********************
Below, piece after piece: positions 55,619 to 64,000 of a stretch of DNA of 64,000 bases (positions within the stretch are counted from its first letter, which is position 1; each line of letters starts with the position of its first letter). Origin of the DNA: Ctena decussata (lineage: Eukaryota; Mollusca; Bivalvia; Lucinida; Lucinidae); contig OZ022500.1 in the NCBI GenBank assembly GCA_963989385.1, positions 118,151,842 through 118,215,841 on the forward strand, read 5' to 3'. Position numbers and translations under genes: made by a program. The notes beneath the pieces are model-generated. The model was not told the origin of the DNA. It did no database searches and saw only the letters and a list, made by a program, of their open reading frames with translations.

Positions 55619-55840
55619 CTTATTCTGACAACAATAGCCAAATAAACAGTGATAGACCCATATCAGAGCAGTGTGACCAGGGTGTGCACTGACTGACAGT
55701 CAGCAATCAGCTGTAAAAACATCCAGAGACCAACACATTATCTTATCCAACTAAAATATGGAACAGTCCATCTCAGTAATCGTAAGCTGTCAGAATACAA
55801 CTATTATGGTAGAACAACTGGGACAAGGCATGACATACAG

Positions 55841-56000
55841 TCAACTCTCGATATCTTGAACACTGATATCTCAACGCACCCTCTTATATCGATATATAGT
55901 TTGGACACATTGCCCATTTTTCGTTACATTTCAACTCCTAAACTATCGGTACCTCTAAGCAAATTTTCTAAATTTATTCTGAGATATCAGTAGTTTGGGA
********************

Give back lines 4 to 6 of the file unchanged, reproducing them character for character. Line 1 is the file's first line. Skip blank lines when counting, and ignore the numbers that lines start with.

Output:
55701 CAGCAATCAGCTGTAAAAACATCCAGAGACCAACACATTATCTTATCCAACTAAAATATGGAACAGTCCATCTCAGTAATCGTAAGCTGTCAGAATACAA
55801 CTATTATGGTAGAACAACTGGGACAAGGCATGACATACAG

Positions 55841-56000